The U.S. government has advanced a new cybersecurity policy this month concerning the space industry, and is moving forward with implementing the Space Policy Directive 5 directive for space systems.
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Space Cybersecurity—Gaining Momentum in the White House
The U.S. government advanced two important cybersecurity policy documents this month, both concerning space system environments. The first is the publication of the National Cybersecurity Strategy, which is applicable U.S.-wide, across sectors including both public and private. It highlights the current administration’s commitment “to enhancing the security and resilience of U.S. space systems, including by implementing Space Policy Directive 5, ‘Cybersecurity Principles for Space Systems’.” The Space Policy Directive 5 was published under the previous administration, and directed government agencies and space system owners to develop and implement cybersecurity plans together. However, little progress has been achieved since.
The second piece of policy to come out of the White House this month was a result of the Space Systems Cybersecurity Executive Forum, hosted by the Office of the National Cyber Director and the National Space Council. Three main commitments were made, one of which was to advance the Space Policy Directive 5 through a series of regional workshops to determine how best to move forward in its implementation. The second commitment was to hold a Space Cybersecurity Symposium for public and private stakeholders, and the final commitment was to direct the National Institute of Standards and Technology (NIST) to finalize its report on how to apply the NIST Cybersecurity Framework to commercial space activities.
Policy Leads to Action
The policies target all space system stakeholders, from the Satellite Communication (SatCom) industry, to launch, imagery, cloud and data providers, cross-functional defense systems and services, as well as venture capital elements of the industry. The impact will be immediate and will drive spending in cybersecurity across the board. The SatCom industry is likely to be the most affected, as other sectors, such as cloud, data and defense, are already well ahead in cybersecurity deployment and investments. In contrast, SatCom has operated in relative isolation from other communication segments, operating on the basis of security-through-obscurity (dominated by proprietary technology), rather than through any thorough and comprehensive adoption of end-to-end security. However, with the rapid expansion of the Low Earth Orbit (LEO)-based satellite market, and the eventual integration into the 5G ecosystem, SatCom is gradually being pulled into the global communication ecosystem, whether it wants it or not.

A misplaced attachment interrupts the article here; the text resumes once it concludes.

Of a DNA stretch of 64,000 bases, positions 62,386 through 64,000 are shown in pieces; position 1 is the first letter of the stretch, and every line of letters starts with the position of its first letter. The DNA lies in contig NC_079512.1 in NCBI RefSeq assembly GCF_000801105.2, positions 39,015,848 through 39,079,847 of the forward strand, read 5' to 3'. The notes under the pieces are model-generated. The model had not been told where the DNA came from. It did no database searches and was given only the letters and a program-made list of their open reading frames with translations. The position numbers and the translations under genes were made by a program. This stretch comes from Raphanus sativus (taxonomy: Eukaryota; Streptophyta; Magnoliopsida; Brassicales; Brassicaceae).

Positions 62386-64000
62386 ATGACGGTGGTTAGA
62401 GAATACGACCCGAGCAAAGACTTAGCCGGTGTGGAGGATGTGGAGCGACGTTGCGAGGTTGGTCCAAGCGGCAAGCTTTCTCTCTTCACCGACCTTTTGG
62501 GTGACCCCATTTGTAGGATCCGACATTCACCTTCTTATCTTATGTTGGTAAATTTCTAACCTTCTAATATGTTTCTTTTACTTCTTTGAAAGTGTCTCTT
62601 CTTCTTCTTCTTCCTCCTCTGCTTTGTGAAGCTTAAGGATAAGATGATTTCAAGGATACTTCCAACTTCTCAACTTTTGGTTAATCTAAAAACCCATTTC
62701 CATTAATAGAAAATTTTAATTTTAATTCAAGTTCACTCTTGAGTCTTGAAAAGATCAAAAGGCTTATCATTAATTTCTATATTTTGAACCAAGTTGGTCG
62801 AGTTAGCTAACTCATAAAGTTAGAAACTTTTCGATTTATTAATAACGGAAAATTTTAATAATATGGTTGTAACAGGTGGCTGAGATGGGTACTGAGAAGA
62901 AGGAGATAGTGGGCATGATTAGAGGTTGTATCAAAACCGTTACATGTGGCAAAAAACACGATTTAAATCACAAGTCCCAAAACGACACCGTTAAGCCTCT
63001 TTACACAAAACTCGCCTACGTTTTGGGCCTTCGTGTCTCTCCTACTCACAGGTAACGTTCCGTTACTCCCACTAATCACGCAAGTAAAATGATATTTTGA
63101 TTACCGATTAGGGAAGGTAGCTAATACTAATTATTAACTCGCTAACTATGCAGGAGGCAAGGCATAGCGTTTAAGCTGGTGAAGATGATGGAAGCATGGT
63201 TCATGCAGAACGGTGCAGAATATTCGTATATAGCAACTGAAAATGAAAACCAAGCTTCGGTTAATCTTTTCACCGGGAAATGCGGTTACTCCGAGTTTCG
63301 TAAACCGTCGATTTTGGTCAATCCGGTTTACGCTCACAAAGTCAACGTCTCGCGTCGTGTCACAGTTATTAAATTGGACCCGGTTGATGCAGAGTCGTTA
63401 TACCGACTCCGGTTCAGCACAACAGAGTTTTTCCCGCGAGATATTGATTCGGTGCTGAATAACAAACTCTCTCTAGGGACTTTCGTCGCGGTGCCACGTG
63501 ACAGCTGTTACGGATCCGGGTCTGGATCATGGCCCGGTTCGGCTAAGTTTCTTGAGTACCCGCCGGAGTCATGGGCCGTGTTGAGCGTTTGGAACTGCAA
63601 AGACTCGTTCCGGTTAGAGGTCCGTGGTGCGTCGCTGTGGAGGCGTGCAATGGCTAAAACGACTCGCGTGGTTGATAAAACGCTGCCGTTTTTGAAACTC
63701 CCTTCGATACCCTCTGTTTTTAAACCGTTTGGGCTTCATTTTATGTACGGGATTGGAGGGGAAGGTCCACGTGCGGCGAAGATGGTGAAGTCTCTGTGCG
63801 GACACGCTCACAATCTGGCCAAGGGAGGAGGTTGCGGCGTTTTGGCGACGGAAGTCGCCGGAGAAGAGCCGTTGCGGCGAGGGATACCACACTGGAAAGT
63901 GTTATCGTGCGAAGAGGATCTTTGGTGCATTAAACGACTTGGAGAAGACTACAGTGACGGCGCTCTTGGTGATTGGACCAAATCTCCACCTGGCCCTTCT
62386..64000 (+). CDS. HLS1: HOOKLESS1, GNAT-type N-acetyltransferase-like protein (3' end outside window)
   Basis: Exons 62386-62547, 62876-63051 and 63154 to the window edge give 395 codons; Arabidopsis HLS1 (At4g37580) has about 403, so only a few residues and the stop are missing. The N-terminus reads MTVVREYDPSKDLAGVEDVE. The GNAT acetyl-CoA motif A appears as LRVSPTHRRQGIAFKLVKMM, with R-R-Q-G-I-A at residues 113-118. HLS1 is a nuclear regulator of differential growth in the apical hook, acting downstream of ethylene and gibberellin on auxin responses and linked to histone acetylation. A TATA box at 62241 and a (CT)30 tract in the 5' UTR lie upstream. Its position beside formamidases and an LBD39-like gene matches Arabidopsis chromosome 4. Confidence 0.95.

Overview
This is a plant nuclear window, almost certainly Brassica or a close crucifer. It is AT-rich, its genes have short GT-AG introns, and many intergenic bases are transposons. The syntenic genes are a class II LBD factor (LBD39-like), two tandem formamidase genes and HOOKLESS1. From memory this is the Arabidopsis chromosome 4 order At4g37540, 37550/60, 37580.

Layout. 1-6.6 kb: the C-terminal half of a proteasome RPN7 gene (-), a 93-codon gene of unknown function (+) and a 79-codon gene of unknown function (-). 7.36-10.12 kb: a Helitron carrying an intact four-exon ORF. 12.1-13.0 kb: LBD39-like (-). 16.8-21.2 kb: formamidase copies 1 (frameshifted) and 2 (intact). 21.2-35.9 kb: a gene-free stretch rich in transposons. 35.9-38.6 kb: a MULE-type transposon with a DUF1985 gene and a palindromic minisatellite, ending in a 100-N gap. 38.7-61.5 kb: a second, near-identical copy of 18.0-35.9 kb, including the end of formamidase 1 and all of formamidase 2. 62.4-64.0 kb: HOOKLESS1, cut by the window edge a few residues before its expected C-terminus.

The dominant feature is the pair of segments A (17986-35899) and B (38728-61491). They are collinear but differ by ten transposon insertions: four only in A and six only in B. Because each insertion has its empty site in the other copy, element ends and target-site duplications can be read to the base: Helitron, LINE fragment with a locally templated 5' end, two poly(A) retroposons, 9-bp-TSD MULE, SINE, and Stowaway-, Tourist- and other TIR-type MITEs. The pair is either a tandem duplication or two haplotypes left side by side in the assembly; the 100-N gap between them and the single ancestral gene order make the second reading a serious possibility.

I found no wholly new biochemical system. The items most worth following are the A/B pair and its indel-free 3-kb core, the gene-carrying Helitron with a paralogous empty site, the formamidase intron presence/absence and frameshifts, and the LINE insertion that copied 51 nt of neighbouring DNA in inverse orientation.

Competing market forces alone won’t drive an industry to adopt cybersecurity if it thinks it can still survive without it. But policy is a different beast, and coupled with standards development and eventual regulation, can push an industry to effect the changes demanded. And it is clear that cybersecurity is a prerogative; obscurity has never been a solid foundation for cybersecurity, and this position becomes ever less tenable as 5G progresses to encompass even SatCom. In due course, the network of networks ideology posited by 6G will bring an end to that, and SatCom will have to adapt regardless.
Start with the NIST Framework and Open Dialogue
All successful implementations start with a plan, and require communication and cooperation. The NIST Cybersecurity Framework is the key foundational document that will not only provide the best baseline for the SatCom industry, but will also align the sector with how other sectors are deploying cybersecurity. Participating in the regional workshops and in the eventual symposium will be key for ensuring the rest of the industry understands the potential obstacles and challenges that will face the SatCom industry, as well as providing the forum from which to find collaborative and supporting partners.